• Human Subspecies: There are hints that humans and Martians have a common ancestor, but they evolved on another planet do not seem to be even near the same species or genus. There is a short text in the main book however that says: “The High Martians Believed that Peel, with his pale complexion and unusual physique, was part Martian and welcomed him in their society.” Implying that at least the bestial High Martian imagine that such a crossbreed is possible. Anyway, there are alien subspecies; canal and hill Martians have not only cultural but also physical differences. They are also related to the High Martians and have lost the ability to fly relatively recently. In the book “A prince of Mars” the protagonist notice what seem to be a Canal Martian/High Martian crossbreed. If that hybrid is fertile, they are the same species.
  • Humongous Mecha: There are two prototype giant steam robots in the adventure Tom Fleet and his Steam Colossus in Challenge 61.
  • I Did What I Had to Do: The logic behind Europe’s duty to, sometimes violently, bring the benefits of international trade and western civilization to the rest of the world.
  • Idle Rich: People with social class 5 or 6 (on a scale to six) are independently wealthy and get money without working. You can still choose to put your character’s free time to good use, though, but he or she will probably consider real work for money, particularly if it is some form of manual labor, beneath him or her.
  • I Have No Son: In the adventure Mission to Shaptash in Challenge 76 a wealthy American has the player characters inform his son that unless he stops fighting the British as a privateer he will be disowned and disinherited.
  • Inexplicable Cultural Ties: in the novel Forever Engine a version of the Space 1889 world is one of many parallel worlds, the protagonist is from our world and time.
  • Innocent Bigot: this behaviour would be perfectly good roleplaying in many situations in Space 1889. For instance, in the introductory adventure on the moon it is perfectly reasonable for the player characters to react to the insect-like Selenites with something like: “Gosh I thought giant ants would be stupid, hive-minded and vicious –but you’re just people who just happens to look really unpleasant to us.”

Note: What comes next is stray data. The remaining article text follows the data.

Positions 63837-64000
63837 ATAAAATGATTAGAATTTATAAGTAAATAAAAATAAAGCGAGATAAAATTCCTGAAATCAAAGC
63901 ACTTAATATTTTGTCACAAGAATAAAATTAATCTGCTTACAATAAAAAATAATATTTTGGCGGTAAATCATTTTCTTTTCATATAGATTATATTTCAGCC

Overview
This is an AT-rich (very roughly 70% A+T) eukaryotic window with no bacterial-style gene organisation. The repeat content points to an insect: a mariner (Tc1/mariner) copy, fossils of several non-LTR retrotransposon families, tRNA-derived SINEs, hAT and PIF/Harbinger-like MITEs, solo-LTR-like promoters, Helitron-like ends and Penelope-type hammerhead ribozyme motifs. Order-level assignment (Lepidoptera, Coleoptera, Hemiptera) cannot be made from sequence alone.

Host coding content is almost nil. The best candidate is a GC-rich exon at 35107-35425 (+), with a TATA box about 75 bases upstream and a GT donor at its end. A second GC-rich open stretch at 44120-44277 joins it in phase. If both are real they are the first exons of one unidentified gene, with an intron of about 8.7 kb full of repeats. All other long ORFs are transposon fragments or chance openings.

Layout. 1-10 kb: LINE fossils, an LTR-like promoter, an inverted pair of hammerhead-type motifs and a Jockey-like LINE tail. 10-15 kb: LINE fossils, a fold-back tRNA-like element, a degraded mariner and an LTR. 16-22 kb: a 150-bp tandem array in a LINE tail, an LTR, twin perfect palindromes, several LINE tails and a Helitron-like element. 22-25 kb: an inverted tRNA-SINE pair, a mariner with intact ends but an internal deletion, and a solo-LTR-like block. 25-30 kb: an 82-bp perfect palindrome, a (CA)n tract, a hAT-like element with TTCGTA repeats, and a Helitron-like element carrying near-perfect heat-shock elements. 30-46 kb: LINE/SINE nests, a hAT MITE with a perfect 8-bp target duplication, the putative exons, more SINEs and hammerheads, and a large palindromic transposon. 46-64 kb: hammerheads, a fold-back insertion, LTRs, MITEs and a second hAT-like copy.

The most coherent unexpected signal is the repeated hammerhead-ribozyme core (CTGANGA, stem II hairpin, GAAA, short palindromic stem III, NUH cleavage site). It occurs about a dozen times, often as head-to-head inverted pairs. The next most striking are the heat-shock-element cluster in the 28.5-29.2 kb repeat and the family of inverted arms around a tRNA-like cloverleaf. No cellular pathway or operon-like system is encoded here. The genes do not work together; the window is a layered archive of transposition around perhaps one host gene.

• Innocently Insensitive: pretty much bound to happen in Space 1889. The player characters are meeting cultures they do not know very much about (or might have received misinformation about).
  • Insane Equals Violent: the vast majority of NP Cs with the motivation “insane” are violent and hostile to the player characters.
  • Inscrutable Aliens: Mostly averted Martians and humans have similar motivations. The motivation rules for creating NP Cs in the main book does not differentiate between humans and Martians. Humans find much Martian religion incomprehensible, though.
  • Inscrutable Oriental the Japanese fit this trope a bit. According to Transactions of the Royal Martian Geographical Society no one even knows why the Japanese are on Mars. Their research station Ubeni is an apparently worthless piece of territory far away from anywhere else. They do not let anyone come near it.
  • Insectoid Aliens: the Selenites of the introductory adventure.